It’s hard to beat the thrill of taking a young gundog out on its first real shoot day.

There’s much expectation and anticipation, and months of bonding, nurturing and training before the big day finally dawns.

Whether peg dog or part of the picking-up team, the moment will come when that first command is given and the dog is sent.

Like a ship on a maiden voyage, the minutes that follow will prove if the ship is seaworthy and if the captain is in full control.

No matter how many months have been spent training on dummies, no matter how in control you felt you were when you went out rabbit shooting, or the confidence you had in the shining pupil that emerged from the private lessons with a professional trainer, come the big day it’s just you and the dog.

Hopefully it will all go according to plan.

The moment that bird is cleanly picked and your dog is on its way back to present its first successful retrieve will certainly make it a day to remember.

But as we all know, things don’t always work out as we had intended, and for all sorts of reasons what should become a treasured memory can all too often turn into a day that’s best forgotten.

So what can be done to make sure the first day in the shooting field for you and your dog matches up to all its expectations?

While it can be hard to resist the temptation to take out a young dog as soon as the shooting season begins, make sure that your enthusiasm to take a youngster out on partridges in September is fully justified.

Perhaps it may be wiser for all concerned to delay its formal introduction until later in the season.

A few months can make a huge difference to a young dog’s ability and maturity so think long-term.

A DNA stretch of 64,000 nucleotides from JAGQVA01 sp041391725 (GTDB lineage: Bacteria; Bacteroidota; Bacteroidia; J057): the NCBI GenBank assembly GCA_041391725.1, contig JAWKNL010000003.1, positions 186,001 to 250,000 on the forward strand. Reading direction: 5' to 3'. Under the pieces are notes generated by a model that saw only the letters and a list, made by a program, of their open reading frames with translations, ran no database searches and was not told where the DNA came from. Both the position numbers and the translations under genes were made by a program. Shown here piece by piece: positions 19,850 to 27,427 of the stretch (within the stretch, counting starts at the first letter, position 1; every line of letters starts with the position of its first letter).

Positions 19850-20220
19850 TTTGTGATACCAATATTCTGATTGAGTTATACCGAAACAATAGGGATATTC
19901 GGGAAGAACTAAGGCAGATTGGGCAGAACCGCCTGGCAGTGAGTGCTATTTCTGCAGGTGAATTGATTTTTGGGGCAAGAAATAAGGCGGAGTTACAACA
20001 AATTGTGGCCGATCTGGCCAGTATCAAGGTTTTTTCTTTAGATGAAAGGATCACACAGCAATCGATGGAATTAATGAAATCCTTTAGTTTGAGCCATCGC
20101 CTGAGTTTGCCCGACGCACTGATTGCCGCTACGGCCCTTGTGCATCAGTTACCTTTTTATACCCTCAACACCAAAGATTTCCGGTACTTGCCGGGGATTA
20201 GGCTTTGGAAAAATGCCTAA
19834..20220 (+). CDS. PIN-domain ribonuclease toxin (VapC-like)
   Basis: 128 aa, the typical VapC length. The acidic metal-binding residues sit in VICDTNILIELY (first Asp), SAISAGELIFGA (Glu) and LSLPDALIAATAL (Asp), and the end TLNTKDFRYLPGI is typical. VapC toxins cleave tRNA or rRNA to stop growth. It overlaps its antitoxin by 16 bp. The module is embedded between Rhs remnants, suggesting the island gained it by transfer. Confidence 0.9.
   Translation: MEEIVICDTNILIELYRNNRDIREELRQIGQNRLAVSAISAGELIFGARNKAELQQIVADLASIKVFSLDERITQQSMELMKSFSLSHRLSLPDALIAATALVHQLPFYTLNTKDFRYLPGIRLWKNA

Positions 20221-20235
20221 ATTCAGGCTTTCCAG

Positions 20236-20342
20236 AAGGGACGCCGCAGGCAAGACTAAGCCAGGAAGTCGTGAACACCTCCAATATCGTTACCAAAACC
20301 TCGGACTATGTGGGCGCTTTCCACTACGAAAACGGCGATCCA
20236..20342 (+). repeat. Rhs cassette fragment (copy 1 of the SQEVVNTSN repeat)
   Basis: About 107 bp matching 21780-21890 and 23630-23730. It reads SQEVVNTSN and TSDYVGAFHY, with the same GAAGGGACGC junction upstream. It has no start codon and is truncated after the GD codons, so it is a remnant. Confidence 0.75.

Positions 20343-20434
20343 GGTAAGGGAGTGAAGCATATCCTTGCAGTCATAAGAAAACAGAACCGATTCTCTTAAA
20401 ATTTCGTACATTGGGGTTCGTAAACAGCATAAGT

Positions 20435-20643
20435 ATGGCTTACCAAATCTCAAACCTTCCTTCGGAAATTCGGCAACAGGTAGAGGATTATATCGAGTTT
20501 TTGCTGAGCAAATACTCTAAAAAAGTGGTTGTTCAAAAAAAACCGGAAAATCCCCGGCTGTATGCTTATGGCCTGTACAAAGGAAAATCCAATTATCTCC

A successful few weeks at the end of the season will bring dividends in the years ahead, rather than rushing an unprepared and raw youngster that ends up spending most of the season having to be bolted down to the peg or even left in the car.

Pre-shoot preparation

Work backwards from the shoot day in terms of how you should prepare your dog.

It’s easy to have everything planned down to the last detail in terms of kit, and just assume the dog will jump in the back of the car at home and then jump out ready and raring to go when you arrive at the shoot.

Make sure you put in a few worthwhile training sessions in the run-up to the first shoot day – but don’t try anything too clever with the intention of trying to prepare him for the unexpected.

Last-minute cramming doesn’t work with gundogs.

Far better to go over some solid, basic work with the emphasis on steadiness and bolster his confidence.

It’s important to maintain the dog’s routine on the morning of the shoot day, so if he’s used to a gallop and a modest feed stick with it.

It is unwise to overload a newcomer with a heavy meal before leaving home, but give him a meal that’s well moistened.

If you feed your dog on dry food, add some water on this occasion – your dog will dehydrate during the journey and may well not drink as much as he should during the day.

Feed well ahead of your departure time and make sure the dog has emptied itself before you leave. It’s a good idea to load your young dog into the car in plenty of time and not at the last minute.

If departure is in a panic a young dog will pick up on the stress.

Make yourselves known

Give some thought to the shoot day you’ve selected as the occasion on which you will both sally forth as a working partnership.